An Awesome Wireless Motion Sensor

sensorWireless sensor networks are nothing new to Hackaday, but [Felix]‘s wireless PIR sensor node is something else entirely. Rarely do we see something so well put together that’s also so well designed for mass production.

For his sensor, [Felix] is using a Moteino, a very tiny Arduino compatible board with solder pads for an RFM12B and RFM69 radio transceivers. These very inexpensive radios – about $4 each – are able to transmit about half a kilometer at 38.4 kbps, an impressive amount of bandwidth and an exceptional range for a very inexpensive system.

The important bit on this wireless sensor, the PIR sensor, connects with three pins – power, ground, and out. When the PIR sensor sees something it transmits a code the base station where the ‘motion’ alert message is displayed.

The entire device is powered by a 9V battery and stuffed inside a beautiful acrylic case. With everything, each sensor node should cost about $15; very cheap for something that if built by a proper security system company would cost much, much more.

RF wireless kernel module for Raspberry Pi, BeagleBone and others

rfm12b-kernel-module

If you’ve done any wireless work with hobby electronics you probably recognize this part. The green PCB is an RFM12B wireless board. They come in a few different operating bandwidths, the 433 MHz is probably the most common. They’re super easy to interface with a small microcontroller but what about an embedded Linux board? That is the focus of this project, which builds a kernel driver for the RF module.

You can get your own RFM12B for a few bucks. They’re quite versatile when paired, but a lot of inexpensive wireless consumer goods operate on this band so the board can be used to send commands to wireless outlets, light fixtures, etc. [Georg] has been working with the BeagleBone, BeagleBone Black, and Raspberry Pi. His software package lets you build a kernel module to add an entry for the device into the /dev directory of a Linux system. So far the three boards listed are all that’s supported, but if you have five I/O pins available it should be a snap to tailor this to other hardware.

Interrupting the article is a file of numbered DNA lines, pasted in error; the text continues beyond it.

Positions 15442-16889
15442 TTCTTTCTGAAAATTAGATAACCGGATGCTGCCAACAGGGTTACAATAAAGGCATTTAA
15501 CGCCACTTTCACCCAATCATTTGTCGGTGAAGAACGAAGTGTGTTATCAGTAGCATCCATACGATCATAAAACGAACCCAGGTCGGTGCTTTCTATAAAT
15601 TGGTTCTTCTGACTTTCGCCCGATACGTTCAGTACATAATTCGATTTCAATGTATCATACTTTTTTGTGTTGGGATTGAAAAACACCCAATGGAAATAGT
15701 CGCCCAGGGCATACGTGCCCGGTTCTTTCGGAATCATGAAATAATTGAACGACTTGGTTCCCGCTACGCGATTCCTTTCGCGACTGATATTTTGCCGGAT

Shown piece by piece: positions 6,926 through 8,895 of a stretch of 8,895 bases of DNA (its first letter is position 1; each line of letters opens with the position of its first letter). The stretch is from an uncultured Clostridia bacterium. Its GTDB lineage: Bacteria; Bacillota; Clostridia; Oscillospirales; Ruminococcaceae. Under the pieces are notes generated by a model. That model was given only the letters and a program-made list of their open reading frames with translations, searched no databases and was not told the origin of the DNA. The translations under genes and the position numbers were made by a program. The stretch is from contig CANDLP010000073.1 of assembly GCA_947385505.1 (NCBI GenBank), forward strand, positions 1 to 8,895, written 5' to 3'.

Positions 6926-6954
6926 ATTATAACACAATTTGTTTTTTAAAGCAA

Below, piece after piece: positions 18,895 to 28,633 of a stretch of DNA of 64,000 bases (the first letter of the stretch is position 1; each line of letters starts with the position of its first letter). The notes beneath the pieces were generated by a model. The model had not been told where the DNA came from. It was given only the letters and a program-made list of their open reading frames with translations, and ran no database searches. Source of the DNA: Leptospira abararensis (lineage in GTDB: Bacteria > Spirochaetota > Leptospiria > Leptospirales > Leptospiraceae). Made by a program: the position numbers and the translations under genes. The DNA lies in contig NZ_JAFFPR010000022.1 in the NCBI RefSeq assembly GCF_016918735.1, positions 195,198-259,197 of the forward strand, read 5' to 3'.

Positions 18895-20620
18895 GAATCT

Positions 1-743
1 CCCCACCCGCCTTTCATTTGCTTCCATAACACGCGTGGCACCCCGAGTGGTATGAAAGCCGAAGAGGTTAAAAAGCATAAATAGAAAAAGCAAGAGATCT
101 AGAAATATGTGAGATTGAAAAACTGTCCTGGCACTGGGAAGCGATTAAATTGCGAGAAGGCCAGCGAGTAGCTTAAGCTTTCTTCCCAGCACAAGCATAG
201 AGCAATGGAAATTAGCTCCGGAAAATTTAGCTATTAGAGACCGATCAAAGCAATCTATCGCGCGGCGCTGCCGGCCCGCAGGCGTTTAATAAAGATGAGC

Wondering what else you can do with the setup? This will get the receiving end of a text-messaging doorbell up and running in no time.

[Read more...]

Doorbell to Internet bridge also useful for other home automation

This wireless doorbell hack can send a text message when someone rings. Adding the hardware to the chime unit turned out to be quite simple. It shows potential for a slew of other applications.

[Martin] started the project with a breakout board he had designed for an RFM12B wireless transceiver board. This board is popular because of its low-cost, small size, and ease of operation. [Martin's] breakout is barely larger than the RFM module itself, and merely adds an ATtiny84 to the mix. In the case of this doorbell project he uses a pin interrupt to detect when the doorbell’s LED is illuminated. This wakes the chip from sleep and sends a message back to the receiver that something has happened.

The receiver can do anything it wants with that data. In this case it uses an email-to-SMS service to send [Martin] a text message. But the home automation applications are vast for this simple hardware. We have a water heater that is not near a floor drain so we use a simple leak detector to sound an alarm if there is ever a problem (the water heater sits in a shallow tray). That works if we’re home at the time. Using [Martin's] solution could extend that alarm’s reach worldwide.

[via Hacked Gadgets]